Meet Customers and Suppliers Before Buying a Business

The success of a business depends not only on a business owner’s efforts but also on reliable suppliers/vendors and satisfied customers. It is prudent therefore for you, the buyer, to talk to the seller’s key customers and suppliers before committing to buy a business. It is usually when the purchase of the business is about to be completed that the seller allows you to contact the vendors or customers. The purchase agreement that is crafted by your lawyer should provide you a way out if you want to back out after getting very negative reviews or feedback from the suppliers or customers.

Below are some pointers to keep in mind during this stage of buying a business.

  • All businesses have vendors or suppliers. These could be suppliers of raw materials, machinery and equipment, spare parts, repairs or maintenance, products, etc. Ask the seller as much information about the vendors or suppliers. Find out if he or she has special arrangements with them – contracts, deals or discounts, credit line, etc. Will the vendors be willing to carry on with you as the new owner? Will they be extending the same amenities to you?
  • Check the payment history and discuss any problems the vendors may have with the seller. You will usually find satisfied suppliers when buying a profitable business. A failing business may mean the business is in debt, and there may be payment problems with suppliers. If this is the case, there is a strong chance that suppliers may not want to do business with you should the deal go through.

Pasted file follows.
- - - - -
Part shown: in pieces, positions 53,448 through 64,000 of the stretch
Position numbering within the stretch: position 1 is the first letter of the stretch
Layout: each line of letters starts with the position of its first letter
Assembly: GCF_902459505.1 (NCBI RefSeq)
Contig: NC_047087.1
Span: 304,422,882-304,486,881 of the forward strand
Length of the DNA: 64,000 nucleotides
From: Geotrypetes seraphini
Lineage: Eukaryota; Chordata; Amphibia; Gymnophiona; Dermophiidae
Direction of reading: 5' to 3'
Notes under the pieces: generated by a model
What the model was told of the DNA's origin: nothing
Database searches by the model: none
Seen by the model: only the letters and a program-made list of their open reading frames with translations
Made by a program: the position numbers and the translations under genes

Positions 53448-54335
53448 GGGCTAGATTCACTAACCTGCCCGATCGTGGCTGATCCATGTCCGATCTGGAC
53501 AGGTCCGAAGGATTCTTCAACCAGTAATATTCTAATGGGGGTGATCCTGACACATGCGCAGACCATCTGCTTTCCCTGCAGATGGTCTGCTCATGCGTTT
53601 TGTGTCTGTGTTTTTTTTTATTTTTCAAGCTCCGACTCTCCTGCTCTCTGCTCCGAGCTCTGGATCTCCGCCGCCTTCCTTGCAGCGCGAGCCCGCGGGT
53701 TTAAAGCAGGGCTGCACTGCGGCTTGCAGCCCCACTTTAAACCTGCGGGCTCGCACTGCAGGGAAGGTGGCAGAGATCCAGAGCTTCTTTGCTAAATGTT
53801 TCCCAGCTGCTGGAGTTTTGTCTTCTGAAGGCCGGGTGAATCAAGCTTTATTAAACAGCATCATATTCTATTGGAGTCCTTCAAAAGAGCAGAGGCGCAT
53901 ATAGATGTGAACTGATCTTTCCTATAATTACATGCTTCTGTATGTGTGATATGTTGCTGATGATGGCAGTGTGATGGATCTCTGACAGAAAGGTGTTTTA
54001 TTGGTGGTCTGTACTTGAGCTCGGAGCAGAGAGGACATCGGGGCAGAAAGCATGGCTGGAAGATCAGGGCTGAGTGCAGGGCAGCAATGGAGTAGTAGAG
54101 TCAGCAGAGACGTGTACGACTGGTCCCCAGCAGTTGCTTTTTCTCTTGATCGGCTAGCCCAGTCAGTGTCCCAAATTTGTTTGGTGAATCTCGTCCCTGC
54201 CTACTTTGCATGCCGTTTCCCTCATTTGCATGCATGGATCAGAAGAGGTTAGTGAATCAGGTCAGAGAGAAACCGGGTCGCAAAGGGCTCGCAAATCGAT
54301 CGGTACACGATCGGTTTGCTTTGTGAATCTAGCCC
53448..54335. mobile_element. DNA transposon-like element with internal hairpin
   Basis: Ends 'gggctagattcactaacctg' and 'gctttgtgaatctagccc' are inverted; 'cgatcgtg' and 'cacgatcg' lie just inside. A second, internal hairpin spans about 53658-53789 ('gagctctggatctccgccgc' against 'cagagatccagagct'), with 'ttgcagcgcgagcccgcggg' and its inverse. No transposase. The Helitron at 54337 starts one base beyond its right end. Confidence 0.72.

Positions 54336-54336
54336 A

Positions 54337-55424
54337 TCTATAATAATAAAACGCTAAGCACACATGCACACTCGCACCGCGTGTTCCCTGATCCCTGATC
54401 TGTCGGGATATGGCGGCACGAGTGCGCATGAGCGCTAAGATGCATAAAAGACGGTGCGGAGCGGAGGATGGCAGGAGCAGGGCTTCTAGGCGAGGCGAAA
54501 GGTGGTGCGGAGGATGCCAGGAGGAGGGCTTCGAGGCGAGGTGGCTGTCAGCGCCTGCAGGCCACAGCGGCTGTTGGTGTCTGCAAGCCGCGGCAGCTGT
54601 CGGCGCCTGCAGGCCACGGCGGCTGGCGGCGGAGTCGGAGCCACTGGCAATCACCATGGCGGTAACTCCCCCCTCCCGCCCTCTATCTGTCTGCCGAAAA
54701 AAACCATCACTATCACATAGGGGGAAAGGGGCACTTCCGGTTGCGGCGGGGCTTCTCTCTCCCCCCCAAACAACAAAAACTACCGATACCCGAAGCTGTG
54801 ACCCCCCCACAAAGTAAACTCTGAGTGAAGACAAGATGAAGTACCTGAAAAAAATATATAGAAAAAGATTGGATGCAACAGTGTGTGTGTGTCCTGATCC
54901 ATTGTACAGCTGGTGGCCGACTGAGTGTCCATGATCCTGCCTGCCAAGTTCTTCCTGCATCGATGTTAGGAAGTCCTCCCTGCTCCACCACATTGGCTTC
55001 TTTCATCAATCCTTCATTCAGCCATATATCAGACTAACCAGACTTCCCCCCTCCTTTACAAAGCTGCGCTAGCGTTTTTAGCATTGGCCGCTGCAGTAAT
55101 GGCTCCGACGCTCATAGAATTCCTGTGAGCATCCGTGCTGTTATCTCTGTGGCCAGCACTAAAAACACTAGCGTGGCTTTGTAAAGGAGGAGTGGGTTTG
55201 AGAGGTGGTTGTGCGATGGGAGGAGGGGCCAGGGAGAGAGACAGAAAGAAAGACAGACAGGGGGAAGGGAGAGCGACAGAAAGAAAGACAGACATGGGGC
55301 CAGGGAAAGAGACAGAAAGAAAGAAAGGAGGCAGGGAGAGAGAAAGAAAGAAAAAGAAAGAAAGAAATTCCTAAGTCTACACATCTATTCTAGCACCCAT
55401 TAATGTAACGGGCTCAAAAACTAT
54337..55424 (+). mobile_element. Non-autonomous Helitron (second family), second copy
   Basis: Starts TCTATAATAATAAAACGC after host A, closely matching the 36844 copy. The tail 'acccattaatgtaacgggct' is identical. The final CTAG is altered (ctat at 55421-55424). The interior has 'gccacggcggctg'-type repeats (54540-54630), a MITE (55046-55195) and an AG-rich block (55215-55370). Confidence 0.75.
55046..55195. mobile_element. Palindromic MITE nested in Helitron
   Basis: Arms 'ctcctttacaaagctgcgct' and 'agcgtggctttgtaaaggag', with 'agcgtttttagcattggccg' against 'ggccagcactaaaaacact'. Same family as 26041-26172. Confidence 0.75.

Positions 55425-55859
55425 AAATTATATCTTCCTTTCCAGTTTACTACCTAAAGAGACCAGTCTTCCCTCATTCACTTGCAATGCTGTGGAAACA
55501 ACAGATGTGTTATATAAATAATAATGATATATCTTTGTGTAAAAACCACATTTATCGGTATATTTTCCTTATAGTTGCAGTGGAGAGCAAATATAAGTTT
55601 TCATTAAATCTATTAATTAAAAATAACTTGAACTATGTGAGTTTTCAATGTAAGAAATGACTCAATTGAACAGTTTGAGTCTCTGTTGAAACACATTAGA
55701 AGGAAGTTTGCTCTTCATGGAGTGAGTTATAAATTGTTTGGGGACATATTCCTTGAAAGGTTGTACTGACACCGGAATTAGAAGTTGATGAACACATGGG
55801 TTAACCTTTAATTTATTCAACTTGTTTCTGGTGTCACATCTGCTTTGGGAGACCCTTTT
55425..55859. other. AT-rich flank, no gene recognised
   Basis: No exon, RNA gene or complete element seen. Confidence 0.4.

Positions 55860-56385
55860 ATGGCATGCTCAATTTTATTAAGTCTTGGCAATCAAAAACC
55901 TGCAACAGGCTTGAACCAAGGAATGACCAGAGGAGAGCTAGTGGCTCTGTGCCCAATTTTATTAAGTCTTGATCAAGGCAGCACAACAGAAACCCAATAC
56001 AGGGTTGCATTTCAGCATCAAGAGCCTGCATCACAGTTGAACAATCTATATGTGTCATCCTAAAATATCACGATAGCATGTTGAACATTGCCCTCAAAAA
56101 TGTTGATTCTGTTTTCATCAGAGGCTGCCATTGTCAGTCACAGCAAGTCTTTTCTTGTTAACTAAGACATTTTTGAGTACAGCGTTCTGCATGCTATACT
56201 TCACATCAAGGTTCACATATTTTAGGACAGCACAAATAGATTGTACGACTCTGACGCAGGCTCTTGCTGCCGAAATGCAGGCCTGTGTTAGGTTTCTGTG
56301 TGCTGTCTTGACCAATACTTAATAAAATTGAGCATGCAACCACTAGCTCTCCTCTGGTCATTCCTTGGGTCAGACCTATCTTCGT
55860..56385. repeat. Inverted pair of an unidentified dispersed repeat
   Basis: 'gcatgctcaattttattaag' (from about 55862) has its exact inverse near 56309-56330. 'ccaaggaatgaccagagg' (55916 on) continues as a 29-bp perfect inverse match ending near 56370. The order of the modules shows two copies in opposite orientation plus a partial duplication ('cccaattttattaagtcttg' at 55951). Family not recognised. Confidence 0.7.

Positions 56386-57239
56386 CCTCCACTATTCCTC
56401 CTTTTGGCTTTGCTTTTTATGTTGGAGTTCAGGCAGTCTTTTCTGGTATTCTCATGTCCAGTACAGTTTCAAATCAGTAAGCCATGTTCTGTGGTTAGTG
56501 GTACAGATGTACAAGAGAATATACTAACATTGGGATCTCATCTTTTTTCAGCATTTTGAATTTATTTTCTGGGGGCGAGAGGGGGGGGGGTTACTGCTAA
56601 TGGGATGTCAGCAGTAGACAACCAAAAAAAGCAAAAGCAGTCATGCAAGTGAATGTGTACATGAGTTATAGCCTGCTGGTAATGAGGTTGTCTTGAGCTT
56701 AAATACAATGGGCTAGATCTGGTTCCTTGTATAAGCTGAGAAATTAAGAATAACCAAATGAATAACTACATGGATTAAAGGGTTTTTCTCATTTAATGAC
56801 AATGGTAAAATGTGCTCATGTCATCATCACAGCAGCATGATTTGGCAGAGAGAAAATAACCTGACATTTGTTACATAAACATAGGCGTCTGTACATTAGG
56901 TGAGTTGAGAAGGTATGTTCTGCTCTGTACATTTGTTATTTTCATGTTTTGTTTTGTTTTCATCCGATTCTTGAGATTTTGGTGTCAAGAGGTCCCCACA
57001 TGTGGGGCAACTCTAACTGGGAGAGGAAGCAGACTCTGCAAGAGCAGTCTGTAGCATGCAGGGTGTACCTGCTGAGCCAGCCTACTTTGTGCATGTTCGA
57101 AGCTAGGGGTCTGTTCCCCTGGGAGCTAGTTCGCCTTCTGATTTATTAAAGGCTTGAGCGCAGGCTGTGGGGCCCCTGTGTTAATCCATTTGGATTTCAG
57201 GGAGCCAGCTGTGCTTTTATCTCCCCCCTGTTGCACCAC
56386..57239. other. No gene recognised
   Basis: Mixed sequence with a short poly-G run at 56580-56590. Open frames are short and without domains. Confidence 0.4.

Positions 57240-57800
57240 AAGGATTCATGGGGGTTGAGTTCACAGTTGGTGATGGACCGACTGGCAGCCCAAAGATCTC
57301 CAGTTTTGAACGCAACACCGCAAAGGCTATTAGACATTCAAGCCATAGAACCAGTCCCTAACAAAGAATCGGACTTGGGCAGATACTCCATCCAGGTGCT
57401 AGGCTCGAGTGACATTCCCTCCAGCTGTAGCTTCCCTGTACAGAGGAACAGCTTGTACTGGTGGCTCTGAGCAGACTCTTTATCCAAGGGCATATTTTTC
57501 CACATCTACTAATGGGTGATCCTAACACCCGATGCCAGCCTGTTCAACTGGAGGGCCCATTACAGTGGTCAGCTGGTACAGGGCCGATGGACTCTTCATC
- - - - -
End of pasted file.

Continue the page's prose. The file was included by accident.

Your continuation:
• Mention your plans for the business, especially with regards to growth or expansion of the business. Can the vendors cope with your increased demands? You would want assurances from suppliers that they will continue the existing supplier relationships.
  • You should also check if there are back-up plans in place. What would happen if the current suppliers cannot deliver? Are there other suppliers that can meet your specific needs?
  • Customers, too, may be wary of any change in the business they patronize. Some customers may be familiar with the seller. How many customers does the business have? How long have they been with the company? Which months result in the most sales? What are the popular products or merchandise?
  • Do some customers account for a large percentage of the sales? What happens if these major customers go elsewhere or go bankrupt? It is worrisome to replace large customers should you lose them. Try to convince these large customers to continue their relationship with the business. Clearly, a business with many customers is less risky.
  • You can gather lots of information by talking to current clients or customers. They can tell you who among the employees are particularly efficient, and who addresses their needs promptly. You would want these employees to continue working in your team. The customers may even offer suggestions on how to improve on the company’s products and services.

Meeting suppliers and customers will be the start of a working and productive relationship once you take over the business. Win their trust and confidence with your warmth, honesty and caring attitude. Provide at least the same level of service, product and support as the previous owner, and the customers and suppliers will stay on with the business.

After meeting with the suppliers and customers, what information have you gathered to help you in deciding whether to buy the business?

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